Sex Differences Are Absent in ARC Kiss1 Neurons of Adult Rodents

Whereas sex differences in the AVPV/PeN are well-documented, the ARC has received much less attention in terms of sexual differentiation. Unlike the AVPV/PeN, BNST, and mPOA, the rodent ARC does not exhibit noticeable sex differences in overall nucleus size or total number of neurons. However, several more specific parameters of ARC cells are sexually dimorphic. Both the morphology of astroglia and the number of synapses in the ARC differs between male and female rodents, as does growth hormone-releasing hormone gene expression and axonal projections of neurokinin B/dynorphin neurons [9396]. Despite this, the ARC of adult rodents displays no sex differences in either the total number of Kiss1 neurons or the amount of Kiss1 mRNA per cell [55,61,63]. Sex steroids in adulthood are known to dramatically inhibit Kiss1 gene expression in the ARC. However, the lack of sex difference in ARC Kiss1 expression is not influenced by circulating sex steroids: adult male and female rats and mice display similar high levels of Kiss1 expression or kisspeptin immunoreactivity in the ARC following gonadectomy and similar reduced Kiss1 expression after sex steroid replacement (Figure 2) [55,61,63]. Given that Kiss1 cells in the ARC have been proposed to mediate negative feedback regulation of GnRH secretion (a non-sexually dimorphic process) in both adult males and females (reviewed in [2,36,50]), it is not unexpected that sex differences are absent in ARC Kiss1 neurons, at least in adult rodents.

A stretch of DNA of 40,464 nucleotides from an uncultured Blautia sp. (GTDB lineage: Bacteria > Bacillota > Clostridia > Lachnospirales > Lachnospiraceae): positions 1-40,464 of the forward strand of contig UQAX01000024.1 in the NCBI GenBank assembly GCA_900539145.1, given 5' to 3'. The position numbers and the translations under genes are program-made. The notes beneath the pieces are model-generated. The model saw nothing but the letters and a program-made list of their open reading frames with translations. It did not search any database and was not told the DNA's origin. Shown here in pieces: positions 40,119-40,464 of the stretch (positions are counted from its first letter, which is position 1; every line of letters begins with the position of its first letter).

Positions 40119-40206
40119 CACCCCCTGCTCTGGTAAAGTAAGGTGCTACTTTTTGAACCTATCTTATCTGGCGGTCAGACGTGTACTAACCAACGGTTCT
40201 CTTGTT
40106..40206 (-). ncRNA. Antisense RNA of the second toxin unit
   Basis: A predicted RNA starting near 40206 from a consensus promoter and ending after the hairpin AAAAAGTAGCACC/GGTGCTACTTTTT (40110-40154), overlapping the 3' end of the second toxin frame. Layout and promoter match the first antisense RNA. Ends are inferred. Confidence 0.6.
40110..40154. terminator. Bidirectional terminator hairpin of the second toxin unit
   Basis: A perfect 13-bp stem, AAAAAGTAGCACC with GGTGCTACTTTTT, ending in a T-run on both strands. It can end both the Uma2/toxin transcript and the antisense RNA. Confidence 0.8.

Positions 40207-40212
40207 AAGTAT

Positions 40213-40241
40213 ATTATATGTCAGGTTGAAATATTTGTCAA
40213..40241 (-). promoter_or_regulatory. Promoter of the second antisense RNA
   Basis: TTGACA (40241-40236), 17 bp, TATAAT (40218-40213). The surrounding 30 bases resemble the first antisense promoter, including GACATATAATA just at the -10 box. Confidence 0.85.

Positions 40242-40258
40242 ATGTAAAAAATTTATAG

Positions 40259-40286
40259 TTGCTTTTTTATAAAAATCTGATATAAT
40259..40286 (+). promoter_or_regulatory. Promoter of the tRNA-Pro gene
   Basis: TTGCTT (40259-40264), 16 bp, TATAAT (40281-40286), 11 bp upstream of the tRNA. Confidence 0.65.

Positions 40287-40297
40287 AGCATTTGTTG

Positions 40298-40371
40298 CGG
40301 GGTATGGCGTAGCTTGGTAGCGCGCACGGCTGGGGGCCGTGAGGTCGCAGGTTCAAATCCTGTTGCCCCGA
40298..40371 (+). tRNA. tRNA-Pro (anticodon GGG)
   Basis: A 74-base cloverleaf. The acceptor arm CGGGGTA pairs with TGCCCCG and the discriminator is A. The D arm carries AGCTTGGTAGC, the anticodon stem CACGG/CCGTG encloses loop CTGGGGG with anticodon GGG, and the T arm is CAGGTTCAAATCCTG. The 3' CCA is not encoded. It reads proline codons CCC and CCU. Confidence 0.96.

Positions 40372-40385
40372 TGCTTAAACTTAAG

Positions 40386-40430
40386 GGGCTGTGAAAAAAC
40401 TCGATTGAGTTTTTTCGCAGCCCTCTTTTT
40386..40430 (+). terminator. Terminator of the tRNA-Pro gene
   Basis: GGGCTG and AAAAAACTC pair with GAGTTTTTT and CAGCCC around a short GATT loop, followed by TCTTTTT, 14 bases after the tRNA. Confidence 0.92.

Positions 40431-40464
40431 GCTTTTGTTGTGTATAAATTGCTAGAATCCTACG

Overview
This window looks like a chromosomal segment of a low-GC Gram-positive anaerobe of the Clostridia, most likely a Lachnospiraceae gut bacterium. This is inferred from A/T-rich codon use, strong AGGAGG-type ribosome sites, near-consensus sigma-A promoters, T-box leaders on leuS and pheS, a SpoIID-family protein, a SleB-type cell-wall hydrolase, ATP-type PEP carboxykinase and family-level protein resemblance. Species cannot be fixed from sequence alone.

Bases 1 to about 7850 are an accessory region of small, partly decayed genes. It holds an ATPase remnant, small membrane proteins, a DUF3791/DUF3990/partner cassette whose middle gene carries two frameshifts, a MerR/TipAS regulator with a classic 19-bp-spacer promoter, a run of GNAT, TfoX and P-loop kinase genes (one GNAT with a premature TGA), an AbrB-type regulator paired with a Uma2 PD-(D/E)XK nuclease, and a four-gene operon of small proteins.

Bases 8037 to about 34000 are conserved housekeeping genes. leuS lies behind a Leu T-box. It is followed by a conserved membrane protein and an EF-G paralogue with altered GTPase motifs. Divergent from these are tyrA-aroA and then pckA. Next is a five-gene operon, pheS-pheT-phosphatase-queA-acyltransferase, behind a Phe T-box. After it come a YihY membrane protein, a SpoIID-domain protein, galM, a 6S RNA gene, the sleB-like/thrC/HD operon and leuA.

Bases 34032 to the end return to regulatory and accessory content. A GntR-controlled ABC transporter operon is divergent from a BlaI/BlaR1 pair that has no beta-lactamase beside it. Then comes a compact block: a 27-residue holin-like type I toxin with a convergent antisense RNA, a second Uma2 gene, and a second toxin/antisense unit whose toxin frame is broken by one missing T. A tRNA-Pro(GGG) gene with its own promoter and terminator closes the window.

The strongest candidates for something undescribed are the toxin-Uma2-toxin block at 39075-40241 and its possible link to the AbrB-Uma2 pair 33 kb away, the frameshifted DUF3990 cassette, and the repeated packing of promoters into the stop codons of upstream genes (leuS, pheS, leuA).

Figure 2